Lupus Treatment

Medically Reviewed by David Zelman, MD on September 13, 2023
4 min read

Lupus treatment is the best way to manage your symptoms, feel better, and keep the disease from getting worse.

Treatment for lupus -- also known as systemic lupus erythematosus (SLE) -- depends on your symptoms and how severe they are. Treatment can help you:

  • Ease your symptoms
  • Bring down inflammation
  • Prevent and relieve flares
  • Prevent organ damage and other health problems

Anti-inflammatory drugs

If you have lupus, you may have joint pain and swelling, especially in your fingers, wrists, or knees. Sometimes, you may have a fever. Nonsteroidal anti-inflammatory drugs (NSAIDs) can usually help with these problems. You can buy them without a prescription.

Over-the-counter anti-inflammatory drugs include:

  • Acetaminophen
  • Aspirin
  • Ibuprofen
  • Naproxen

Side effects of anti-inflammatory drugs

Sometimes, anti-inflammatories can irritate your stomach, so take them with food or milk. NSAIDs, especially at higher doses, raise your chances of a heart attack or stroke.

Antimalarial drugs

Some medications that treat malaria, such as hydroxychloroquine and chloroquine, can also treat lupus. They might help with skin rashes, mouth sores, and joint pain. They may also lower the risk of getting blood clots, which is a concern in some people with lupus.

Side effects of antimalarial drugs

Side effects, like stomach upset, tend to be rare and mild.


Lupus makes parts of your immune system overactive, so it attacks healthy tissue by mistake. Corticosteroids weaken this immune response. Your doctor may prescribe them if lupus causes problems in your heart, lungs, kidneys, brain, or blood vessels.

Taken as a pill or IV, corticosteroids work fast to ease swelling, warmth, and soreness in joints that’s caused by inflammation. They can also prevent long-term organ damage.

Side effects of corticosteroids

Corticosteroids can have serious side effects like:

You may also have weight gain, bloating, and mood changes. Your doctor will probably give you the lowest dose they can and taper it off if your symptoms go away for a time.

Immunosuppressive drugs

Like corticosteroids, these drugs curb your immune system, bring symptoms under control, and help prevent long-term organ damage. Your doctor may prescribe them if corticosteroids haven’t helped your symptoms.

Common immunosuppressive drugs for lupus include:

  • Azathioprine (Imuran)
  • Cyclophosphamide (Cytoxan)
  • Methotrexate (Rheumatrex)
  • Voclosporin (Lupkynis)


In some cases, you may use immunosuppressive drugs along with corticosteroids. That way, you'll be taking a lower amount of each type of drug, reducing the possible side effects.

With both types of drugs, you and your doctor need to weigh the risks of side effects against how well they ease your lupus symptoms.

Side effects of immunosuppressive drugs

Immunosuppressives can also have severe side effects. For example, they can make it hard for your body to fight infections and raise your chances for some kinds of cancer.

Side effects of azathioprine include pancreatitis or a form of hepatitis. Cyclophosphamide may lead to bladder problems, hair loss, or fertility problems. Methotrexate can cause nausea, headaches, mouth sores, sun sensitivity, lung infections, and liver damage.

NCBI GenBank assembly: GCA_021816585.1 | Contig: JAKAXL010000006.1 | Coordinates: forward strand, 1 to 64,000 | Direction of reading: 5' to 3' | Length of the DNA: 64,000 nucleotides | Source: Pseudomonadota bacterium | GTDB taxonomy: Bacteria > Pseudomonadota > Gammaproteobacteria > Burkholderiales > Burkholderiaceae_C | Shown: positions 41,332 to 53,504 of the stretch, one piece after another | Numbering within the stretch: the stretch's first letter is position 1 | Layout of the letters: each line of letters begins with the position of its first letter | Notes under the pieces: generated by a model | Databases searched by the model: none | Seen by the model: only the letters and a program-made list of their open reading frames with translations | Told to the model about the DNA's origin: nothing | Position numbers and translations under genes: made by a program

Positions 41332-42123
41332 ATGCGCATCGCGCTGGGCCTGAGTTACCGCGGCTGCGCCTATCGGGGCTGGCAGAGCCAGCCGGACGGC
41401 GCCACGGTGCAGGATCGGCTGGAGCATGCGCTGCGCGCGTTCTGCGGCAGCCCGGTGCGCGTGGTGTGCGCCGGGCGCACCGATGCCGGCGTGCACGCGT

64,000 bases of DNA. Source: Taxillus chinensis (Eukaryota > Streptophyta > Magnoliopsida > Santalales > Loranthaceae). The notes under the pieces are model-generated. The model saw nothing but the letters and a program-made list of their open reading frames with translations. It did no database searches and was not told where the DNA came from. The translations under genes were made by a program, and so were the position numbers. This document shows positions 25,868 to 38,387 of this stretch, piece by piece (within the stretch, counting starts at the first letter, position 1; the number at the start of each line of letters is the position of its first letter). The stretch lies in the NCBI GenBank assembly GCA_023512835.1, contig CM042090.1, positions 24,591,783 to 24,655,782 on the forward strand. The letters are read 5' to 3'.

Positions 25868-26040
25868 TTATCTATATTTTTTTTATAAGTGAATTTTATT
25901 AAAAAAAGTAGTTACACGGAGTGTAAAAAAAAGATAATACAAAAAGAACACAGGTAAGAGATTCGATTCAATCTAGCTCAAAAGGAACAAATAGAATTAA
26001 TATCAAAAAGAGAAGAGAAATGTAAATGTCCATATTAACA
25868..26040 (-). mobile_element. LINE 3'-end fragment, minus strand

Other medications

Your doctor may also prescribe one or more of these types of drugs:

  • Anticoagulants. These thin your blood to prevent clots, a life-threatening lupus symptom.
  • Monoclonal antibodies.Belimumab (Benlysta) is the first drug created just to treat lupus. Given intravenously (in a vein) or subcutaneously (under your skin), it targets specific immune cells. It may help reduce your need for steroid treatment, but it hasn’t been tested thoroughly for the most severe forms of lupus. Rituxan (Rituximab) is another monoclonal antibody that can sometimes treat lupus when other treatments haven’t worked. Anifrolumab-fnia (Saphnelo) is used to treat adults with moderate to severe SLE who are receiving other lupus medicines.
  • Repository corticotropin injection. A medicine called H.P. Acthar Gel may help your body make its own steroid hormones like cortisol to fight inflammation.

Side effects of other medications

Common side effects of anticoagulants include bloating, diarrhea, upset stomach, vomiting, and loss of appetite. Rarely, you may have bruising, a skin rash, a sore throat, back pain, or yellow skin and eyes (jaundice).

Monoclonal antibodies might cause problems like headache, nausea, hives, or blood pressure changes. These usually go away over time.

Acthar Gel may cause swelling, changes in blood pressure or glucose tolerance, mood changes, stronger appetite, or weight gain.

Alternative medicine is any treatment that you use instead of traditional medicine. Some people with lupus try to ease symptoms with:

Studies haven’t shown that these things work in place of medical treatment. In fact, some supplements may make your lupus symptoms worse.

But some research has found that acupuncture, meditation, and biofeedback can relieve pain and stress when used alongside traditional treatments. This is called complementary medicine.

Talk to your doctor before trying any alternative or complementary treatments for lupus.

A healthy lifestyle will help you feel better and prevent flares. It can also help prevent problems linked to lupus, like kidney disease, heart attack, and stroke.

Try these tips: